Our final stop of the day before going to our hotel was Fox Glacier. It’s not as well known as it’s neighbour Franz Josef Glacier but is more accessible from the road. A lot of people hike the 6km from the town of Fox Glacier to the glacier. We drove through the town through light, misty rain. By the time we got to the glacier the conditions had worsened. In what I was learning is one of the drawbacks of coach-touring, we were only given 20 mins to walk to the edge of the glacier and back. As I was the last person off the coach I didn’t have as long to get there so didn’t quite reach the edge. Visibility was quite poor so the people that did get there said they couldn’t see much.
Many of the people on our tour booked in to do the helicopter flight over the glaciers but due to the weather, those flights were cancelled. Although the forecast for the next day wasn’t much better the flights were tentatively booked for the next morning, even though we were scheduled to leave the town shortly after breakfast.
I was disappointed the weather wasn’t to our advantage as I have seen pictures and tv shows about the glaciers and was really looking forward to seeing them.
From Greymouth we drove 40km south to Hokitka. Hokitka’s claim to fame is as a producer of jade jewellery. The local stone is also called Pounamu. It’s a stone I’ve loved for a long time. My grandfather’s side of the family were all from New Zealand and on one of his return trips to NZ he bought me a tiki. He said it was my good luck charm and I still have it to this day. It holds great sentimental value to me. I wanted to treat myself to some jade jewellery while I was there. Unfortunately we were only given one hour to have some lunch.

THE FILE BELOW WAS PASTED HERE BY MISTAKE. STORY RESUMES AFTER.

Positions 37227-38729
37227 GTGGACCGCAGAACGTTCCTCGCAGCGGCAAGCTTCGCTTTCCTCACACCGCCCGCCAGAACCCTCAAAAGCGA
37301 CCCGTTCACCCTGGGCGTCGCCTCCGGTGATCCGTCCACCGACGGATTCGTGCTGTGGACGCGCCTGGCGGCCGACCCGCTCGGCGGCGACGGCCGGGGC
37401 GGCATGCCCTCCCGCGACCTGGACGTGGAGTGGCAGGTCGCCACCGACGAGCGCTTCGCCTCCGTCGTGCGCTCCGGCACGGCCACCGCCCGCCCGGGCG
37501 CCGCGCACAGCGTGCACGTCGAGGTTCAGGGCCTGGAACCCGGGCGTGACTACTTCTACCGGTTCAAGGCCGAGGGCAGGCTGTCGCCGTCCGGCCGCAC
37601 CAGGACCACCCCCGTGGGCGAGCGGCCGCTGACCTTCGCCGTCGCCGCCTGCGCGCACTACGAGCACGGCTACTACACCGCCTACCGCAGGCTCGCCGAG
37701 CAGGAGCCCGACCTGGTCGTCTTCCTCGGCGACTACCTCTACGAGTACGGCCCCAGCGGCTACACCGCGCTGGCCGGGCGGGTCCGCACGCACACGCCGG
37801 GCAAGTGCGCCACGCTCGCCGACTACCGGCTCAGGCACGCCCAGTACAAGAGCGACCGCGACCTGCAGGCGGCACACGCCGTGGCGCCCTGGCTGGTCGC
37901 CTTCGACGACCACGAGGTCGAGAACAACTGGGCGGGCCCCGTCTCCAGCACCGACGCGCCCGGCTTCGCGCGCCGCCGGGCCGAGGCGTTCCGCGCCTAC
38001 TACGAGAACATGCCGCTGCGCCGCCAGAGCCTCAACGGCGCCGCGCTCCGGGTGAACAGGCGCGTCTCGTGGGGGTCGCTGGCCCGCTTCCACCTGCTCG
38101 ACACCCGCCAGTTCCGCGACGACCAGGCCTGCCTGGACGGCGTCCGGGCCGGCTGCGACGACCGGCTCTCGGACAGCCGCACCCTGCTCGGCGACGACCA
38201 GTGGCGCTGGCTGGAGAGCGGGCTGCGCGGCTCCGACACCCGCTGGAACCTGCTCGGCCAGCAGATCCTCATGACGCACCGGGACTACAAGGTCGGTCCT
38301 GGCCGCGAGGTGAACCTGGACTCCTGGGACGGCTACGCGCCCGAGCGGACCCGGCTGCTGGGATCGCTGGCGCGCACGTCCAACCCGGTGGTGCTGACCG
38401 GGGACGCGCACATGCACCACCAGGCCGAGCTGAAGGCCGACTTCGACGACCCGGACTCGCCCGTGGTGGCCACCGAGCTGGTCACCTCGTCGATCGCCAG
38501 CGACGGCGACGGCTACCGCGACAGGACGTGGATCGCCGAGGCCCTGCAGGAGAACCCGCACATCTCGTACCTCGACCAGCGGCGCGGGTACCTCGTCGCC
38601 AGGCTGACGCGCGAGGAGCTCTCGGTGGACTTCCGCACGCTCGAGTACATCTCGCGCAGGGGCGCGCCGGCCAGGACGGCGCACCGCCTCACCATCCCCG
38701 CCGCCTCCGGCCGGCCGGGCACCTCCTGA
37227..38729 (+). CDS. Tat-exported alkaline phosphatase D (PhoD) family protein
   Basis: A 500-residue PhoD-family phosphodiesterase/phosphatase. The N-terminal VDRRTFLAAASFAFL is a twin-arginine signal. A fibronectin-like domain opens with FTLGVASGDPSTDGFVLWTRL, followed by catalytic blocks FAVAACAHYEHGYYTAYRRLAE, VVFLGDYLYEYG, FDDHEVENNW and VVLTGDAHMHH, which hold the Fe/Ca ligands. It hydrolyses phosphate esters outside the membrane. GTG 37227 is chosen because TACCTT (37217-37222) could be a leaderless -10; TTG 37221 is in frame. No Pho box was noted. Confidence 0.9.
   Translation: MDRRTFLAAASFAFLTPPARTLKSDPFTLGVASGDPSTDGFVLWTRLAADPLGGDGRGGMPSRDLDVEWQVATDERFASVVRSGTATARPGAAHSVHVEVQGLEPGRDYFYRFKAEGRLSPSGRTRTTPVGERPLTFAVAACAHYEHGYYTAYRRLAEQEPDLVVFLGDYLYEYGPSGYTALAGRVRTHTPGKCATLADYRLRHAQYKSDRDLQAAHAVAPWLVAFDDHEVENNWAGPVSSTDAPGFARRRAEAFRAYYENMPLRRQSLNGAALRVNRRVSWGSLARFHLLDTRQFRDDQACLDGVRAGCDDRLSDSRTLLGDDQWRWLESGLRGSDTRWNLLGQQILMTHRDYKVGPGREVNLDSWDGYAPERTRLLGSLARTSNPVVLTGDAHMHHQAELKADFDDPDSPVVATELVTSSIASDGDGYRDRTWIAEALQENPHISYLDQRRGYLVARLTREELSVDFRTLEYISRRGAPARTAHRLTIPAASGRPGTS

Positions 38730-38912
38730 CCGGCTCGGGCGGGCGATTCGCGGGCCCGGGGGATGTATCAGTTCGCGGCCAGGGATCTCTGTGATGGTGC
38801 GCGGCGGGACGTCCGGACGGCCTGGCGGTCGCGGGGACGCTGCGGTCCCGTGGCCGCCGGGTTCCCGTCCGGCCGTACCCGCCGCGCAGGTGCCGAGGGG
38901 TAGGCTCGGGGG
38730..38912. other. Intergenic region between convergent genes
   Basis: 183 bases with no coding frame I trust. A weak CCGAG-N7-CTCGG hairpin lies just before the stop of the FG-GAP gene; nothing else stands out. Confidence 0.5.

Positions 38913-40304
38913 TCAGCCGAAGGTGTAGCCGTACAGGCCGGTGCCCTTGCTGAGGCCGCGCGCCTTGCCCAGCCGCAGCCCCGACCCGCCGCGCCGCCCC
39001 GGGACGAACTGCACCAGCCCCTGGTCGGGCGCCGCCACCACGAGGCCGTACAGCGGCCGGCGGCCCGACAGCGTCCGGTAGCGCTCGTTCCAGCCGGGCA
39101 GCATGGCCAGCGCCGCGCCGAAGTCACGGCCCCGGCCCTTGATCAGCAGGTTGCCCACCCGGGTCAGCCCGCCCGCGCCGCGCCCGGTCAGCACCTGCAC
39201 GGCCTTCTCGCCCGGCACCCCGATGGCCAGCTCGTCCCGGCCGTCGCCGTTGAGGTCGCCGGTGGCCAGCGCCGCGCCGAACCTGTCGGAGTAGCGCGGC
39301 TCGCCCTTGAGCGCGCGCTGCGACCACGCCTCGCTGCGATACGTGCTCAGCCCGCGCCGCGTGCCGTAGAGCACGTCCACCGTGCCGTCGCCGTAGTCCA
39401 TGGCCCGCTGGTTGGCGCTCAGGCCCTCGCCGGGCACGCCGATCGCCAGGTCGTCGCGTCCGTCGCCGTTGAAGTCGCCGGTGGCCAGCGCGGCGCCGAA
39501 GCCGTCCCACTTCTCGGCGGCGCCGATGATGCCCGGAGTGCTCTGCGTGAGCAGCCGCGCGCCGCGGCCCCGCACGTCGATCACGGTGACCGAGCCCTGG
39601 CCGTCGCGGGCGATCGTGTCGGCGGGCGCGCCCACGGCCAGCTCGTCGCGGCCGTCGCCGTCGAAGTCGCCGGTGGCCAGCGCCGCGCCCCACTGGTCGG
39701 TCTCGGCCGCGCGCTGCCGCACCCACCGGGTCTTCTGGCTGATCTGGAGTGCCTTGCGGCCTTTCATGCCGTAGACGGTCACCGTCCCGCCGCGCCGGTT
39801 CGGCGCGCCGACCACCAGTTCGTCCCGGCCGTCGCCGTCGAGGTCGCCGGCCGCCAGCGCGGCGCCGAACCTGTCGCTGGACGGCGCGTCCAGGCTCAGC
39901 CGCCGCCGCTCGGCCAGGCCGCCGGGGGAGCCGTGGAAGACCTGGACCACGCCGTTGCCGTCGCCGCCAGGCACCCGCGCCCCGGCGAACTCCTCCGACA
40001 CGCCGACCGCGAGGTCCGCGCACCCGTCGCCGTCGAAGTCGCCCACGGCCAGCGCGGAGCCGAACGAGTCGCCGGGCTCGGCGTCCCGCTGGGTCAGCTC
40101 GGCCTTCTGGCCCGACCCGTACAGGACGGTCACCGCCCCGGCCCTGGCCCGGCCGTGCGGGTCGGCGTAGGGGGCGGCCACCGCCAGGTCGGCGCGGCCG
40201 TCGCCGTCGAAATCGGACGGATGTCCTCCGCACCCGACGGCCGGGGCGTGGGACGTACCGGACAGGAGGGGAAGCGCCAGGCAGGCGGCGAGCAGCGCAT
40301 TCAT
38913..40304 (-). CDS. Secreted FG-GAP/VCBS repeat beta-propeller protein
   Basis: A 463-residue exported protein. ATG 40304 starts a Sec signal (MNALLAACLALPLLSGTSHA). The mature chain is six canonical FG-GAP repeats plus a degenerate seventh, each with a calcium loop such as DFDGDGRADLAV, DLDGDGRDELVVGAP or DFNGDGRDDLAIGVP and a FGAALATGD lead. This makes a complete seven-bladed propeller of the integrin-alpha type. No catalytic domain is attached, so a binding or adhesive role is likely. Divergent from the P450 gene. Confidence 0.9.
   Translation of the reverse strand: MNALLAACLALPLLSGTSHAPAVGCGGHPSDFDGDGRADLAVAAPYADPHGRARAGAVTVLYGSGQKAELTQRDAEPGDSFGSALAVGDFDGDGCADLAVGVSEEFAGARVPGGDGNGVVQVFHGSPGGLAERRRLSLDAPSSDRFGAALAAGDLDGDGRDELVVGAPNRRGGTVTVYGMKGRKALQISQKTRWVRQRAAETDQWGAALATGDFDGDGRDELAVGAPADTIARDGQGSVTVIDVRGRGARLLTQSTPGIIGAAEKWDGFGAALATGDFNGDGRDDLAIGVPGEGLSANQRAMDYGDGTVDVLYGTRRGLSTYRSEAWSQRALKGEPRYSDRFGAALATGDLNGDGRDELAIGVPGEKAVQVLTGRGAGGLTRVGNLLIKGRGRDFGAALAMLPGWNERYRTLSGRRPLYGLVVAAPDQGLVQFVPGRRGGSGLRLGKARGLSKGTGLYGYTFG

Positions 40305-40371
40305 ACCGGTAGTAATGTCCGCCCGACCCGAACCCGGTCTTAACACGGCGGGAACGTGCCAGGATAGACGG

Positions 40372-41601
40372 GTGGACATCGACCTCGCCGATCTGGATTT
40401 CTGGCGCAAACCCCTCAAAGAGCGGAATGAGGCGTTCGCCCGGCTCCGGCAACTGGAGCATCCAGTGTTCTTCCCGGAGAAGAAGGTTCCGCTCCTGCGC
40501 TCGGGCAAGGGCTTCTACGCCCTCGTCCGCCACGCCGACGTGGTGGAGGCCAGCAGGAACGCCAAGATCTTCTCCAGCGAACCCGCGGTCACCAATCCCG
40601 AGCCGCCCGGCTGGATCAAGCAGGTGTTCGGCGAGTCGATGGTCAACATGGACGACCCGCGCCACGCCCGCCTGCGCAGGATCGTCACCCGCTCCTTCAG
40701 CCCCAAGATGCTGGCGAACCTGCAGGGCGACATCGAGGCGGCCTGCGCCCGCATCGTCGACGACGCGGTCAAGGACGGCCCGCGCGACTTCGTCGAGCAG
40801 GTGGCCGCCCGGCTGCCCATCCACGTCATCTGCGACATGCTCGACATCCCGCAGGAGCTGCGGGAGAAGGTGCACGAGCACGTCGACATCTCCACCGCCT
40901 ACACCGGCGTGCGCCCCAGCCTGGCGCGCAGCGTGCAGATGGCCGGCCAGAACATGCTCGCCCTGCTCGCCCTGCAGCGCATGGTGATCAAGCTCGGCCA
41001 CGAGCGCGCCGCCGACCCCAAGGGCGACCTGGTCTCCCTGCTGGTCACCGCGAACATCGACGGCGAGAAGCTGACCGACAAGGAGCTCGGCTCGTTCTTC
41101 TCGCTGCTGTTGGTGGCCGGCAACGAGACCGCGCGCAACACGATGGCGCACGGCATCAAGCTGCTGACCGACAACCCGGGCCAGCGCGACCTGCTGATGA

We parked at the back of one of the jade shops so I quickly went into the shop; intent on buying jewellery before I went anywhere else. I did a few laps of the large shop before going back to pick out what I wanted. I gathered up the different pieces I wanted. I couldn’t find the tiki necklaces so asked one of the staff. She noticed the sapphire ring I was wearing and started asking me questions about it. Apparently it was similar to what a colleague of hers was wearing.
After I picked out what I wanted I worked out I could afford all three pieces; 2 necklaces and a set of earrings because the exchange rate between the Australian and NZ dollars works to our advantage. Yay for me.
Having satisfied my need for jade jewellery I began a walk around town. First stop was the tourist info centre to see what was in the town. Not that I would be able to see much today but I’d love to come back one day. I walked in to a cafe to buy a bottle of coke and the friendly man behind the counter asked if I was enjoying my tour. I chatted with him for a few minutes and when I was leaving wondered how he knew I was on a tour. Not long after I realised I was wearing my name badge. It was at that point that I only wore it when I have to.
After a quick lunch at another cafe I hopped back on the bus for the next drive to Fox Glacier.
After we left Wayne Clements’ gallery Carol asked if I would like to go and watch the hang gliding. Whenever the conditions are good for it (which lets face it, is most of the time on the Gold Coast), dozens of people get their gear out and go up to the mountain. They love the views of the hinterland they see when gliding through the air. One of them described it as floating through the air and being so peaceful. It’s not something I would like to do but it was such a lovely day. Perfect for sitting on the side of the mountain and watching them launch off the side. It can be hard to park so we parked down the road and walked back to the launching spot.